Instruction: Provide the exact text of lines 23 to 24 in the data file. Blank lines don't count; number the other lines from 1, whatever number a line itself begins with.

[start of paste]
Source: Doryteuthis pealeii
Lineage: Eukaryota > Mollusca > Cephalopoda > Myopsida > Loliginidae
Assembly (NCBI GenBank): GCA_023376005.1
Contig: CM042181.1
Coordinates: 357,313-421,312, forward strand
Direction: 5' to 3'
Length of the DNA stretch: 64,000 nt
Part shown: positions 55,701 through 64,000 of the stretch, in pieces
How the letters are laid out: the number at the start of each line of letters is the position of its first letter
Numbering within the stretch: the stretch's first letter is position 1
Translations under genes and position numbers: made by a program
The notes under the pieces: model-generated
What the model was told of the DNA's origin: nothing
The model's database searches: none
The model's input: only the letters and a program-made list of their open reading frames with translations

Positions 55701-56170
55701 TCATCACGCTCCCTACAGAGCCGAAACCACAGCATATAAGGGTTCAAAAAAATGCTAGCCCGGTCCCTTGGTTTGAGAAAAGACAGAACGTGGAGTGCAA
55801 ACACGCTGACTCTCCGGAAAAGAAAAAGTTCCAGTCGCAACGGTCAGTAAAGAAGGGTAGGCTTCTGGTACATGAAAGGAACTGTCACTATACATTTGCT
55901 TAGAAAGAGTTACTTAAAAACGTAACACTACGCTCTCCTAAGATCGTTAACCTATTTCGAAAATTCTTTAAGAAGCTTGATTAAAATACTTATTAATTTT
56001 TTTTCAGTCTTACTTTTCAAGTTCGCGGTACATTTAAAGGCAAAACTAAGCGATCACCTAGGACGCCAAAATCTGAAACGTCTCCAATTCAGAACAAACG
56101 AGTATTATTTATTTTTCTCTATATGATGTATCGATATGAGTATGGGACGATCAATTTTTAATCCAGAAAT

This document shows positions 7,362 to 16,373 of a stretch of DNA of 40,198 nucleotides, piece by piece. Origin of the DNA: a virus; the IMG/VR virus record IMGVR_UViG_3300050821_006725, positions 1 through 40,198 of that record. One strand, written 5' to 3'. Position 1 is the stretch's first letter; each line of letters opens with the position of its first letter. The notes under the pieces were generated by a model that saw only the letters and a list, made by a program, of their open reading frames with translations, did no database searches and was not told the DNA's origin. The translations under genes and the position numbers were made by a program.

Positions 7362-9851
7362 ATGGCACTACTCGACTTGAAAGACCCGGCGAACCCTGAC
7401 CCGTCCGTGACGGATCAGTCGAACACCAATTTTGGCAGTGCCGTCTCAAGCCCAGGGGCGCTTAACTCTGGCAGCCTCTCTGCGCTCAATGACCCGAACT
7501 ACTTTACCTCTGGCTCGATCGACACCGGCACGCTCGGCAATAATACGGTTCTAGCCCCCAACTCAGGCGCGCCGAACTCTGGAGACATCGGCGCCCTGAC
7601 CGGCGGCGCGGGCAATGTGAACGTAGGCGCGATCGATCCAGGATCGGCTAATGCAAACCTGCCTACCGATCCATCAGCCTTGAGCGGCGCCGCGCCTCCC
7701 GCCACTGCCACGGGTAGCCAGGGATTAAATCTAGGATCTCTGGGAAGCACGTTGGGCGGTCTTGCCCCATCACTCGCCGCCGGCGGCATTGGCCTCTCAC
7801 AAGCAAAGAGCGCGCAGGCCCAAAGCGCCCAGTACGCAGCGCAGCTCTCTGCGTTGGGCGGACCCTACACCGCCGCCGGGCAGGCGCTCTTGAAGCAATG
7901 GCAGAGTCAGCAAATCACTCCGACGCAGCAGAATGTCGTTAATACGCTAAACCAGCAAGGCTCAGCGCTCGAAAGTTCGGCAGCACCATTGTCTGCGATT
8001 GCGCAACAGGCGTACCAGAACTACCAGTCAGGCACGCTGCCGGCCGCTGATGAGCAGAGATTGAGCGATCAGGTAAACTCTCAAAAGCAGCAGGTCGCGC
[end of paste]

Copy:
Positions 7362-9851
7362 ATGGCACTACTCGACTTGAAAGACCCGGCGAACCCTGAC